There's a lot of confusion over DAA, due to it behaving subtly differently between the GameBoy and the Z80 with "illegal" input (i.e. when the accumulator and flags contain something other than the results of a valid BCD addition or subtraction). The table in the document you've linked to is incomplete, as it doesn't indicate what the results will be in those cases.

Do you understand what BCD (binary-coded decimal) arithmetic means? Basically, it means interpreting the upper and lower nybbles (a nybble is 4 bits or 1 hex digit) of a byte as two individual decimal digits, rather than the whole byte as one binary number. There are a few different ways to do BCD arithmetic, and every CPU with BCD support (even CPUs in the same family, like the GameBoy CPU and Z80) tends to do them a bit differently. The CPU-specific implementation details matter when you try to do BCD arithmetic on operands that aren't valid BCD numbers (i.e. the upper and/or lower nybble of one or both operands was greater than 0x9)

The DAA instruction adjusts the results of a binary addition or subtraction (as stored in the accumulator and flags) to

*retroactively* turn it into a BCD addition or subtraction. It does so by adding or subtracting 6 from the result's upper nybble, lower nybble, or both. In order to work it has to know whether the last operation was an addition or a subtraction (the n flag), and whether a carry and/or a half-carry occurred (the c and h flags). Incidentally, the DAA instruction is the only thing that the n and h flags are normally ever used by, unless a program pushes the flags onto the stack and pops them into another register to explicitly inspect them.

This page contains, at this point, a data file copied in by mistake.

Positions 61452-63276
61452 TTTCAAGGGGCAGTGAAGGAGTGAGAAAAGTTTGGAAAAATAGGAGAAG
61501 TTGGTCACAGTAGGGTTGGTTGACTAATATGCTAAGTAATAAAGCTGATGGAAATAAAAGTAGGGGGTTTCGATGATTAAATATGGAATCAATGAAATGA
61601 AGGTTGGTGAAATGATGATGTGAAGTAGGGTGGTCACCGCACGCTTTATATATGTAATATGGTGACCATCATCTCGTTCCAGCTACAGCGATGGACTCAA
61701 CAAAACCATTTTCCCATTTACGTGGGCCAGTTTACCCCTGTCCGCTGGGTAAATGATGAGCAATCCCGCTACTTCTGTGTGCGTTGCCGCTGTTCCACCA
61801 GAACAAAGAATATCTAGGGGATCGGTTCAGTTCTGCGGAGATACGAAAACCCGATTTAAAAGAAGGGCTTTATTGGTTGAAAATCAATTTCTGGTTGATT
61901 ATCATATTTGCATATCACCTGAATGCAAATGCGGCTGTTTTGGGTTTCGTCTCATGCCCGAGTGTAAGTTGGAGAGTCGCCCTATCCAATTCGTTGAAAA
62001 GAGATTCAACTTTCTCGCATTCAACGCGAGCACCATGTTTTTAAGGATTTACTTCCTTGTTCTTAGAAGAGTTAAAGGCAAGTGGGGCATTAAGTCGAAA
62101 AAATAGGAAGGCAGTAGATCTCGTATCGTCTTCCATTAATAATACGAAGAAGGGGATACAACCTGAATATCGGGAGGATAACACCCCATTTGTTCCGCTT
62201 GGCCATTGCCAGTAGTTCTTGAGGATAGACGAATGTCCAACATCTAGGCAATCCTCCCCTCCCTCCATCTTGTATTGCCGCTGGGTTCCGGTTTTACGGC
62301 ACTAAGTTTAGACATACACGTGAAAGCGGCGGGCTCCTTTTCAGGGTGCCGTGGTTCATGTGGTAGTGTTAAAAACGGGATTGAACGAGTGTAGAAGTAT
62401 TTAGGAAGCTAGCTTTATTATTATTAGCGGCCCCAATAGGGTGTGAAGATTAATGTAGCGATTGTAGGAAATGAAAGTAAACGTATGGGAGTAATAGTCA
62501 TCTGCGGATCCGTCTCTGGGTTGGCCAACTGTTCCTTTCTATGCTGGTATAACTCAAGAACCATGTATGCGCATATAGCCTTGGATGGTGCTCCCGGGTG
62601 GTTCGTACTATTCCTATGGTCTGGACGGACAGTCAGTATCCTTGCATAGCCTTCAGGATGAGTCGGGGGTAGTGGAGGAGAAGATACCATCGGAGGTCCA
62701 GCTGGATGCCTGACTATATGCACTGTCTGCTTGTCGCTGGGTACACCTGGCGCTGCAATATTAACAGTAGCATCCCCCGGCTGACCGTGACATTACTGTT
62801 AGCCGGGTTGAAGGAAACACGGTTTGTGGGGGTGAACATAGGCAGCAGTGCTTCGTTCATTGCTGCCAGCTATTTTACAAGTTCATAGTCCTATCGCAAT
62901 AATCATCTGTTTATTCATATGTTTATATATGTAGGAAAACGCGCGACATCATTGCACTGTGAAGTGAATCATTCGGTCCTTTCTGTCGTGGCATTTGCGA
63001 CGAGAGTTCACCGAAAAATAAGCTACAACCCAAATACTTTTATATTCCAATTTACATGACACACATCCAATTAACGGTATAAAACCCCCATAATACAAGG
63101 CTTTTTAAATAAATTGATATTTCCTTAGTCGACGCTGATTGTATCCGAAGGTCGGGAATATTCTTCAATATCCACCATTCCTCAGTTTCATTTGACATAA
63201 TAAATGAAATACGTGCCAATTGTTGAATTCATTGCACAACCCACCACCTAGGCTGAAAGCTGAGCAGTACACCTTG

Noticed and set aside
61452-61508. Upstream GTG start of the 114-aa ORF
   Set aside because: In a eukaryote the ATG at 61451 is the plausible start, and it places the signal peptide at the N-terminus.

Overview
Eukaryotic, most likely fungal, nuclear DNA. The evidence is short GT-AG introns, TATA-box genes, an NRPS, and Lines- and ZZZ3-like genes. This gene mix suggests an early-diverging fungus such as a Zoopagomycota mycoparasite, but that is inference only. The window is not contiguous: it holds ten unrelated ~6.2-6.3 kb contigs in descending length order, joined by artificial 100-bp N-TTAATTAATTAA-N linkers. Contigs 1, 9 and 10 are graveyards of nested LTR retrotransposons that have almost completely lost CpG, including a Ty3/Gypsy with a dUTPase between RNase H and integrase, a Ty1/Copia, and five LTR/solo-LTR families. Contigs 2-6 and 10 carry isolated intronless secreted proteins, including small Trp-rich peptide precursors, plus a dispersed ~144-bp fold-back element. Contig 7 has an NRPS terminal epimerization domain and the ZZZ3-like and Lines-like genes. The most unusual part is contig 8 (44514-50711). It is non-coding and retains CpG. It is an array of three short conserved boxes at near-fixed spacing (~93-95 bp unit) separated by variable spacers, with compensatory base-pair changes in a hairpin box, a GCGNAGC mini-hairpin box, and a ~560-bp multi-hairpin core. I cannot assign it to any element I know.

The following is the simplest correct implementation of DAA for the GameBoy CPU. Note that it does the upper nybble adjust first to ensure that the two adjusts are independent without anything needing to be copied into a temporary variable (adding/subtracting 0x6 can carry into the upper nybble, but adding/subtracting 0x60 can't change the lower nybble)

**Code:**

// note: assumes a is a uint8_t and wraps from 0xff to 0

if (!n_flag) { // after an addition, adjust if (half-)carry occurred or if result is out of bounds

if (c_flag || a > 0x99) { a += 0x60; c_flag = 1; }

if (h_flag || (a & 0x0f) > 0x09) { a += 0x6; }

} else { // after a subtraction, only adjust if (half-)carry occurred

if (c_flag) { a -= 0x60; }

if (h_flag) { a -= 0x6; }

}

// these flags are always updated

z_flag = (a == 0); // the usual z flag

h_flag = 0; // h flag is always cleared

If you're still having problems, make sure you're setting the h and n flags correctly in your other instructions--remember that many arithmetic instructions set them, but DAA is the only instruction that uses them!